I see the problem with a part of already existing applications that were designed without knowledge of this bug. E.g. in the case of the scenario described in my last comment, the developers assume that a 12 bytes nonce is used, which is incremented for each message (at the end), and do not suspect that the nounce is truncated due to the bug, so that the same nounce and thus the same IV sequence is applied for practically all messages. For a mode related to the CTR mode this is the worst case, e.g.: "The reuse of an AES-CCM or AES-GCM nonce/key combination destroys the security guarantees" [1] or "For ... CTR, reusing an IV completely destroys security" [2]. Such a scenario most likely meets the criteria for a serious security problem. 

But of course, there will also be already existing applications that are designed in such a way that the bug has no impact.

[1]: https://tools.ietf.org/html/rfc5084#section-2 
[2]: https://en.wikipedia.org/wiki/Block_cipher_mode_of_operation#Initialization_vector_(IV)
 [2020-09-20 18:16 UTC] bukka@php.net
The following patch has been added/updated:

Patch Name: openssl_aes_ccm_iv_fix
Revision:   1600625816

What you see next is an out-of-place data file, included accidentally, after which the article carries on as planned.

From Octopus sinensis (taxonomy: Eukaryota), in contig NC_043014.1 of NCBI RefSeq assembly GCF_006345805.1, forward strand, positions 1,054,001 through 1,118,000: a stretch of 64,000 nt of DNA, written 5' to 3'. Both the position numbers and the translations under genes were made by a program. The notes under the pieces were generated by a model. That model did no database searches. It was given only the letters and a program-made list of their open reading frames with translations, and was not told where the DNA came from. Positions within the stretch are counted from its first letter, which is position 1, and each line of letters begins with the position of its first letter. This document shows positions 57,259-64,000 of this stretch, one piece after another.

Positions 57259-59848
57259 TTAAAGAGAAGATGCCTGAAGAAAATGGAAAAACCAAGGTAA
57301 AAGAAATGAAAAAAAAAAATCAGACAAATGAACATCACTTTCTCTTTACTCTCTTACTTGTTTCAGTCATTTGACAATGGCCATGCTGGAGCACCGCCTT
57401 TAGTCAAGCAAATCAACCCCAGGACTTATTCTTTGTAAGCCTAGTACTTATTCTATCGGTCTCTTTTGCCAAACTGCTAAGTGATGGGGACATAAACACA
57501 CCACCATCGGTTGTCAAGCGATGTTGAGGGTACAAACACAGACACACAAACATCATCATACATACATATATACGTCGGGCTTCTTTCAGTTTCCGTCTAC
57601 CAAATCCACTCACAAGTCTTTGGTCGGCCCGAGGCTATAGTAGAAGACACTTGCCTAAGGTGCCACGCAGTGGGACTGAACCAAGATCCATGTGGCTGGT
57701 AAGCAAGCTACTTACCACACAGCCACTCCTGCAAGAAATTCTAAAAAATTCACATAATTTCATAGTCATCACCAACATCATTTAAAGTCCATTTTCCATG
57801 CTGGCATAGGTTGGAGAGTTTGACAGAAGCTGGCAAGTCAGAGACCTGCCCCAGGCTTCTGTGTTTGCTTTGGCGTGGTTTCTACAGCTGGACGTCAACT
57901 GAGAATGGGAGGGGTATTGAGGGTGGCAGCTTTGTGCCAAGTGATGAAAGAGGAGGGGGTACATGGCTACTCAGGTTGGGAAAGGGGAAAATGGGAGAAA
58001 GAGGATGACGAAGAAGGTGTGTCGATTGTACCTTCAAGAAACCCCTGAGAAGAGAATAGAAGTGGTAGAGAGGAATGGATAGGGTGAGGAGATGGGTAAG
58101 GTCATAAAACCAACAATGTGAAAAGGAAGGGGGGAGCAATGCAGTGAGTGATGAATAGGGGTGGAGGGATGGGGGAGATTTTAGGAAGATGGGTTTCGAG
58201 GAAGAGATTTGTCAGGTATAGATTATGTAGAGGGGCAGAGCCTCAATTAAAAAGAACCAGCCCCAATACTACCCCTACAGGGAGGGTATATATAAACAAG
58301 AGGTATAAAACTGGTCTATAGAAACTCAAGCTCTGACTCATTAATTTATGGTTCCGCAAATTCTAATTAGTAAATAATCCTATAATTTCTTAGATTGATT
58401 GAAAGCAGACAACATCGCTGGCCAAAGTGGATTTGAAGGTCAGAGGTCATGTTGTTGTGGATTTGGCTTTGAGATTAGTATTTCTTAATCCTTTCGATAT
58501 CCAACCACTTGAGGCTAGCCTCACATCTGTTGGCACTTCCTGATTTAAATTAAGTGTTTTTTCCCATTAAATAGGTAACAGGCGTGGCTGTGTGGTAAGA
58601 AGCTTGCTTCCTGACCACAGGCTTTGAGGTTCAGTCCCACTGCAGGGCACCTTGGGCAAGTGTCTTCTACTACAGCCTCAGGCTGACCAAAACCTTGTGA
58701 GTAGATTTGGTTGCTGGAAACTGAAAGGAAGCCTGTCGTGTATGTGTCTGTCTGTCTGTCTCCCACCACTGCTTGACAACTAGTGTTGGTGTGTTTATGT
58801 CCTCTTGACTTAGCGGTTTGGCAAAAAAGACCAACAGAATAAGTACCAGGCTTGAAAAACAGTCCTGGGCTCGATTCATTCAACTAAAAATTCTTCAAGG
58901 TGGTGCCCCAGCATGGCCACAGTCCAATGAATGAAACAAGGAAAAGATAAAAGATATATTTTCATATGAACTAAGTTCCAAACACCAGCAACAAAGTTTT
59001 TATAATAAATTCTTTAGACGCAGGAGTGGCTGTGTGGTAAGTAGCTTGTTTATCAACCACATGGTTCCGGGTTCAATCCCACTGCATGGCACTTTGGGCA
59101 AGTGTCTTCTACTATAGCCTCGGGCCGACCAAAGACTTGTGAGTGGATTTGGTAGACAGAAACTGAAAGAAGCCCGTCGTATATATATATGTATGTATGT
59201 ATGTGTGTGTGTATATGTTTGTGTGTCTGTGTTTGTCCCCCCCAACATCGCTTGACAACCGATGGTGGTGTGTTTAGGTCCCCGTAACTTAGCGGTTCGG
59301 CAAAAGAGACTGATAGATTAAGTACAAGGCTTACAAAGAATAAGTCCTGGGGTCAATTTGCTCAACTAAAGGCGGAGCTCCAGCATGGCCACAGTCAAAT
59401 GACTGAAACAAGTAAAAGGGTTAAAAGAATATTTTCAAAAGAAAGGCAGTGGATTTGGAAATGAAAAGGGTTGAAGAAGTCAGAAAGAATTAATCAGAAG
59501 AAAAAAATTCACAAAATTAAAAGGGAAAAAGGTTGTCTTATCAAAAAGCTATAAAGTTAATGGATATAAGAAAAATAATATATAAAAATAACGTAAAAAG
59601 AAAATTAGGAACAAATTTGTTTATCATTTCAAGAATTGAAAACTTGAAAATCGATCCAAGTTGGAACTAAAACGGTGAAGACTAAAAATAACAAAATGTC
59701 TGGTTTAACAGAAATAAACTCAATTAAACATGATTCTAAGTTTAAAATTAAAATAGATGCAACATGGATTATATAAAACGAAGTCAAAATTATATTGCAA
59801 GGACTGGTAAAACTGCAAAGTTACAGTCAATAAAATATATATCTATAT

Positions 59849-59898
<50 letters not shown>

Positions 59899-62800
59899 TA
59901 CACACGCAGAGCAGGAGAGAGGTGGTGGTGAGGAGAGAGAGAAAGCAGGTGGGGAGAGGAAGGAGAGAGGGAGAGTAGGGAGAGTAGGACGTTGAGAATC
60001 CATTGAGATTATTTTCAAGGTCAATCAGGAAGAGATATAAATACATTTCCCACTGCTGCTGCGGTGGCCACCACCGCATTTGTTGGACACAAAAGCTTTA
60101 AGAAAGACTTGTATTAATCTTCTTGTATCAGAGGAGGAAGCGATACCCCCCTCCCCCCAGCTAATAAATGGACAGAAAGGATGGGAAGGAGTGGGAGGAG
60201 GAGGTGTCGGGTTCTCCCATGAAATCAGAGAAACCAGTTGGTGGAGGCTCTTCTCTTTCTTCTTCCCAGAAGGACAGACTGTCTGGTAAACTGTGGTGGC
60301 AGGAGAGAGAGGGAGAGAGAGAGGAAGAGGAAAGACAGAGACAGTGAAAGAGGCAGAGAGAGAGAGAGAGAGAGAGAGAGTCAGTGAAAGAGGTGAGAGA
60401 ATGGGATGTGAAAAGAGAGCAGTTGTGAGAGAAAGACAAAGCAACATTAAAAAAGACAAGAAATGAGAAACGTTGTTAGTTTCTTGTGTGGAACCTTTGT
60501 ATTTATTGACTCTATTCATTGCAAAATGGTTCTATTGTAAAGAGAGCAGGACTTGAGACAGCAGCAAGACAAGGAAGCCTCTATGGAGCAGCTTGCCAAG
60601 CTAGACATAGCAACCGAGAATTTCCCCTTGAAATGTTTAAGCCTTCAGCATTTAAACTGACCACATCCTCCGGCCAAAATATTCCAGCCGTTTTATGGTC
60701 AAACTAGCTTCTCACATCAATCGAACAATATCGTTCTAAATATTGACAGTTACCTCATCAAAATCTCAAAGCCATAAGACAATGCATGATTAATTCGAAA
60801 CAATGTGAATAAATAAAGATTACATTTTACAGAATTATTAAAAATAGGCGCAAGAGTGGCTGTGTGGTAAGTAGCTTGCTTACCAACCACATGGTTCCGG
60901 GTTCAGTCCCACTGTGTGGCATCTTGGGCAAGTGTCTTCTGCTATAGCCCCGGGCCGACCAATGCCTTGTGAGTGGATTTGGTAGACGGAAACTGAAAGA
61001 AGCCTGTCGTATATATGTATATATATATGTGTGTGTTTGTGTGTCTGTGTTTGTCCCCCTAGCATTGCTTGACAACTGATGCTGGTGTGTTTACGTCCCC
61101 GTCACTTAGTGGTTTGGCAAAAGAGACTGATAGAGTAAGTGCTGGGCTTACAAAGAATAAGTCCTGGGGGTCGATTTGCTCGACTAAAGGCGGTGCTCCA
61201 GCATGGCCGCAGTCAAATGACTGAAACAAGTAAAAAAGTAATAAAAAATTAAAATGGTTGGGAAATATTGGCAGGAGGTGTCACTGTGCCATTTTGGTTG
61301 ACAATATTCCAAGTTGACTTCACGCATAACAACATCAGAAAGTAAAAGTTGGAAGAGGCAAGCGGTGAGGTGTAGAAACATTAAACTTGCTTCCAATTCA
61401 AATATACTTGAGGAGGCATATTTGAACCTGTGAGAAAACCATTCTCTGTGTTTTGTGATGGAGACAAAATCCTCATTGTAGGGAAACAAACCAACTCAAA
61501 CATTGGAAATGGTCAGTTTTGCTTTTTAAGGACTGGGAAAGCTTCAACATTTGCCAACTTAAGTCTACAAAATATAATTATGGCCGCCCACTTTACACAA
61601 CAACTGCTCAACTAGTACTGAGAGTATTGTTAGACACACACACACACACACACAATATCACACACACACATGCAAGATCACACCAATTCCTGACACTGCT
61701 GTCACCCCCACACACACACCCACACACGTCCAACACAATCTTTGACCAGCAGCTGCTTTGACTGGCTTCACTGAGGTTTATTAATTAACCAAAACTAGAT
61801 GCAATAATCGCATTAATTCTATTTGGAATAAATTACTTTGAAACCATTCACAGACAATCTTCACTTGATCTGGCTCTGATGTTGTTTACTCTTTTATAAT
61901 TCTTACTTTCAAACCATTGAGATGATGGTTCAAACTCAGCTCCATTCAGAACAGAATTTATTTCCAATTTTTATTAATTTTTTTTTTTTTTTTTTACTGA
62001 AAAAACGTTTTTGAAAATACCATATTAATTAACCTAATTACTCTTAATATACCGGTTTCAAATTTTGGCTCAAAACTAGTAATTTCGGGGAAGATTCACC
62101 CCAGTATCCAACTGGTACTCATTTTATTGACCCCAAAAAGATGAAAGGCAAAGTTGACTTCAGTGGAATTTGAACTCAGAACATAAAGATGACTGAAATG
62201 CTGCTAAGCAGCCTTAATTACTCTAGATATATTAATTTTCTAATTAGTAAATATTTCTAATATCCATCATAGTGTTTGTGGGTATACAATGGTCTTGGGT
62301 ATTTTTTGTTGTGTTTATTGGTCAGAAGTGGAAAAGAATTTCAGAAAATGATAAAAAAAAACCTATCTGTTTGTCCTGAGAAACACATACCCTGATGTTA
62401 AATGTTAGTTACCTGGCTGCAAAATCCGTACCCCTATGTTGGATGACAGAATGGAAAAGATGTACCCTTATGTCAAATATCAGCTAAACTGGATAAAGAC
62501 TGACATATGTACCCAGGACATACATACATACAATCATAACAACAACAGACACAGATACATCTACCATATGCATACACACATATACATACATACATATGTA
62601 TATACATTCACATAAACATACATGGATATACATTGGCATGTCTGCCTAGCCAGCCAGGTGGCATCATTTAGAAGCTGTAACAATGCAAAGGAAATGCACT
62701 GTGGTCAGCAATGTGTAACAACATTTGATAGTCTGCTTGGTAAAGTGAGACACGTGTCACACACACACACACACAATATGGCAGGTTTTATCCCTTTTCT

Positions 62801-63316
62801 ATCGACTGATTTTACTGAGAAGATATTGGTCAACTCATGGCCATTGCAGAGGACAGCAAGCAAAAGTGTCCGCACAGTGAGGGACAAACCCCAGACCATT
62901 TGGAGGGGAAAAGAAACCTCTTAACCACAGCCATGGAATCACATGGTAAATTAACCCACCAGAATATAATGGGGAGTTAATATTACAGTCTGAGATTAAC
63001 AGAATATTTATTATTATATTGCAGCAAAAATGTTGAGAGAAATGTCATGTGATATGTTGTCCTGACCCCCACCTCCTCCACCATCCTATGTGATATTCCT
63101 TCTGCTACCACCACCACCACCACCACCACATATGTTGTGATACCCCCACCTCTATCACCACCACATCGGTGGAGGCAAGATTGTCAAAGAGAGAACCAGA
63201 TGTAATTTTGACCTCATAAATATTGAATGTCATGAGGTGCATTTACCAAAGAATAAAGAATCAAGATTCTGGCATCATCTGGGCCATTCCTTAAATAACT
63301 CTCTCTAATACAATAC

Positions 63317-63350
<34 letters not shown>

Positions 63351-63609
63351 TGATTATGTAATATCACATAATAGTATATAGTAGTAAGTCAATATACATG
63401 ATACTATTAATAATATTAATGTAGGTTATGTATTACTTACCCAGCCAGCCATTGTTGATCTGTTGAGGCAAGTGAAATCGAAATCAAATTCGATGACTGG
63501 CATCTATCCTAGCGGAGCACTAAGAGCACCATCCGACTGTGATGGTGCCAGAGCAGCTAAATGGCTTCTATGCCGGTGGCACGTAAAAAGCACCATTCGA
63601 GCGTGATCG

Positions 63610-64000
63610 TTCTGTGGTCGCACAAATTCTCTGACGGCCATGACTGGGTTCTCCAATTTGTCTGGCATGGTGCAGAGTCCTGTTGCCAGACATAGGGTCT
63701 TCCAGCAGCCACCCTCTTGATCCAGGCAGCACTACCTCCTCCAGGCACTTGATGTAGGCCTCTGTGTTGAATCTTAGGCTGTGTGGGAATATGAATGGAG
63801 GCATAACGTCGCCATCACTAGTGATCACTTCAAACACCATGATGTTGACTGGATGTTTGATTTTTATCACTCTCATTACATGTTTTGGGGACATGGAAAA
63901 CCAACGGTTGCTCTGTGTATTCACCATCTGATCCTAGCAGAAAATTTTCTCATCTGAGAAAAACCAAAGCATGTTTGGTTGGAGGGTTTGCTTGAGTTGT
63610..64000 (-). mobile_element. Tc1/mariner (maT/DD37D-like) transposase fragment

URL:        https://bugs.php.net/patch-display.php?bug=79601&patch=openssl_aes_ccm_iv_fix&revision=1600625816
 [2020-09-20 18:21 UTC] bukka@php.net
Ok, the patch that applies fine to PHP 7.3 is attached. Will need to check if it applies to later version as there has been some code changes.

As this has been already exposed and the security issue can be treated in PHP code if the user has got a knowledge about the issue, I'm not really sure if we need to backport it to 7.2 and do a security release.

If everyone is fine with that, I can just push it to 7.3+.
 [2020-09-20 23:52 UTC] stas@php.net
I think unless it requires an extraordinary effort it should be backported. The patch doesn't seem to be too complicated...
 [2020-09-21 00:23 UTC] stas@php.net
In fact, 7.2 code looks the same as 7.3, and I just checked the patch seems to fix the issue for 7.2 too.
 [2020-09-21 00:31 UTC] stas@php.net